Lately on this blog it looks like life is all about the yard and getting it whipped into a shape that can be maintained by someone else, in particular my nephew, Reid, of the Zaal NoFlex Digestor trials. He’s at the age where he’s just young enough that he can’t get gainful employment, but just old enough to know the value of a dollar, plus he’s a hard worker and really smart. So he just found himself a job as our new “Gardener”. I figure I have maybe two good years of letting him be the yard guy before he can get a job closer to home. I look forward to training him on the finer points of weeding.
What has been less apparent from this blog is all the weeding that has been going on inside the home. Of course we did most of this kind of stuff; the going through closets and boxes and the like and getting rid of meaningless crap; before we left the house the first time, waaay back in 2016. While all the work I did is sure making my life easier now, what remains is the stuff that I chose to keep way back in that other life when I could actually afford to live in this house because we both had jobs. Now I am forced to choose what I absolutely want to keep from things I actually like and care about, or at least are useful and I’d have to replace once this wild hair about cruising is over. I’m talking about things like this cement maple leaf that I made during the years when I spent hours playing with different formulas of cement in order to get a product that would hold up without being too heavy. It took me a year of tinkering to get to this formula, which is now lost to the ghosts of posterity. I love this thing and will keep it until the day I die. I will leave my kids to fight over it when I’m gone. I consider this an heirloom.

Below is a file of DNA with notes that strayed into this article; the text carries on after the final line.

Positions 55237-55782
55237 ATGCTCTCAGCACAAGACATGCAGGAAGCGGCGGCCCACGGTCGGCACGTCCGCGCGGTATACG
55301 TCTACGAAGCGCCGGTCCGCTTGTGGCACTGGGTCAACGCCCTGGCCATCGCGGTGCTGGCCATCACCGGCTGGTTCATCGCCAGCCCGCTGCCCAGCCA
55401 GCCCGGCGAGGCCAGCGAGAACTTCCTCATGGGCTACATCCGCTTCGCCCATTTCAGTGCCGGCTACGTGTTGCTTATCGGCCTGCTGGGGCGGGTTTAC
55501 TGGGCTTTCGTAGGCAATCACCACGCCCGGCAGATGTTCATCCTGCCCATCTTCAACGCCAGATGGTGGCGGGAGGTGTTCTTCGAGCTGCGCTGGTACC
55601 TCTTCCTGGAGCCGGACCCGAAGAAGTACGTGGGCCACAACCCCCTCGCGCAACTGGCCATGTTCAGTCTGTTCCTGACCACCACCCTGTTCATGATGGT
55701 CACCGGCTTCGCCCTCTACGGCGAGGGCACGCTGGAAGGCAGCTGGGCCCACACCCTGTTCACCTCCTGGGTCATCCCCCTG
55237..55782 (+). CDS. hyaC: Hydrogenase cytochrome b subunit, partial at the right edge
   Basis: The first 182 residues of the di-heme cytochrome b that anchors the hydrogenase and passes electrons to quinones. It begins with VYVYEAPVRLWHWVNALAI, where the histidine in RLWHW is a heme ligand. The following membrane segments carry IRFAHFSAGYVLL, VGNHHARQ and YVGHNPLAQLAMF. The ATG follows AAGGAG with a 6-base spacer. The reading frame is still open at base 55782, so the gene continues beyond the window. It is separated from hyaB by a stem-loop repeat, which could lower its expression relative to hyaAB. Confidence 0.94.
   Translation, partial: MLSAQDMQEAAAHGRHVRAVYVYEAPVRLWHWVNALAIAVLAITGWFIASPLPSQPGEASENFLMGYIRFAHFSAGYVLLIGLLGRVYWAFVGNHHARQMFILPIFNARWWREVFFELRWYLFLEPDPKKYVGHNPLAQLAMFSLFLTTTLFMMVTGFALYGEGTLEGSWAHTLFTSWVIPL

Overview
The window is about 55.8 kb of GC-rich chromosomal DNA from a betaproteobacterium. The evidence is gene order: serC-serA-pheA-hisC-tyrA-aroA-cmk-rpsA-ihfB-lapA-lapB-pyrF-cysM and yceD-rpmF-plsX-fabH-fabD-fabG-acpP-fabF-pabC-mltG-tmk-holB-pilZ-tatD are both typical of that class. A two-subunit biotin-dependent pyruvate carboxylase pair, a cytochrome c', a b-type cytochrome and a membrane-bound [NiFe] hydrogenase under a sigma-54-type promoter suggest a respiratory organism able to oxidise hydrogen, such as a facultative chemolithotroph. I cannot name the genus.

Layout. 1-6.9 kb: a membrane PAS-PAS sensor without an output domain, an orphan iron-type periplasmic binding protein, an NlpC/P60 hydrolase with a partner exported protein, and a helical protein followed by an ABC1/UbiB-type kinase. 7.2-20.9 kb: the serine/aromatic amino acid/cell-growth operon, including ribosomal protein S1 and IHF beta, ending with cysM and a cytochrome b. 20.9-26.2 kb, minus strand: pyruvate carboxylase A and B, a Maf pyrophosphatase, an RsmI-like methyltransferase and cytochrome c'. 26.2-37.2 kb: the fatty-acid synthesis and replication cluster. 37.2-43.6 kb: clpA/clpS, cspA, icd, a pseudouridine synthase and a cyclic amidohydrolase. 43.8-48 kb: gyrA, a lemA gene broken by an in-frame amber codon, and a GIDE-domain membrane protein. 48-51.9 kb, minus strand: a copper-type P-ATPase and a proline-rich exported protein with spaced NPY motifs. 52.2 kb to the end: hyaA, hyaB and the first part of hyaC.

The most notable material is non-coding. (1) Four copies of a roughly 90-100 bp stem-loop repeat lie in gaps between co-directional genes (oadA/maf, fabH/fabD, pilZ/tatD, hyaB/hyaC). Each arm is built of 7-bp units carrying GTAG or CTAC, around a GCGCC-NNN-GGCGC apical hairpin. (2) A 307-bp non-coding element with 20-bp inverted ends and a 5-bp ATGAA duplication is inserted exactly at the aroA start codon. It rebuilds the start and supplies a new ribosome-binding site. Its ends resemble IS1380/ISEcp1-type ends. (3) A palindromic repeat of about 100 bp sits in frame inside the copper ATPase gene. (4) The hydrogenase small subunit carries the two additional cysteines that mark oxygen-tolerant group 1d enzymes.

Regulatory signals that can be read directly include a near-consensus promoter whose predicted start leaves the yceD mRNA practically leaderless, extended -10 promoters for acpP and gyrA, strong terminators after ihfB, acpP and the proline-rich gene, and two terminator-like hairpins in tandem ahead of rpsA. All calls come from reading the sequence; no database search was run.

Lots of families have heirlooms they pass down from one generation to the next and while that has kind of gone out of style lately, what with the younger folks not wanting to be weighed down with ‘stuff’ and all that, we still have a certain amount of bequeathing going on around here. (Hello, Maple Leaf.) But aside from physical things that represent important parts of our family history together, what I really don’t want to lose is the food. Maybe it’s because I’ve been on a rigid routine of balancing the scales of justice, if not the actual scale in my bedroom, since my months of over indulgence on fine Mexican tacos and alcohol in the Sea of Cortez. Maybe I’m just hungry. But regardless of my dreams of literally eating cake, food is an important part of our family culture and I bet that’s true of your family’s, too.
If this makes it sound like I still have remnants of that potato casserole my mother made in 1974 hanging around in a box somewhere, well, I’m not actually THAT bad (although Mike’s opinion might differ). But I do have her recipe. It’s written in a tiny book that she gave me years ago where she wrote all of her favorite recipes that were somehow important in our family culture. I call it the “Little Hippopotamus Book ” and not for the reason you think. Sure, there are hippos on the cover, and yes, if I always ate like the recipes in the book I’d be about the size of a baby hippo. But also hippos are symbolic of motherhood and these recipes are from my mother. So now you’ve learned something useful here. I live to serve.
I have her recipe for Beef Bourguignon, Candy Cake, Frozen Salad, and the delicious and terribly terrible-for-you Potato Casserole. Absolutely none of these recipes is in any way healthy. They are all loaded with delicious fat and sugar and carbohydrates and that’s what makes them so good. It’s also why I haven’t made them in years. That Frozen Salad though! When I came across that one I began to wonder how I could make that on the boat. Memories of that creamy coolness sliding across the palate… they came rushing back in a most visceral way. I cannot lose these recipes! But the little book is falling apart. What to do?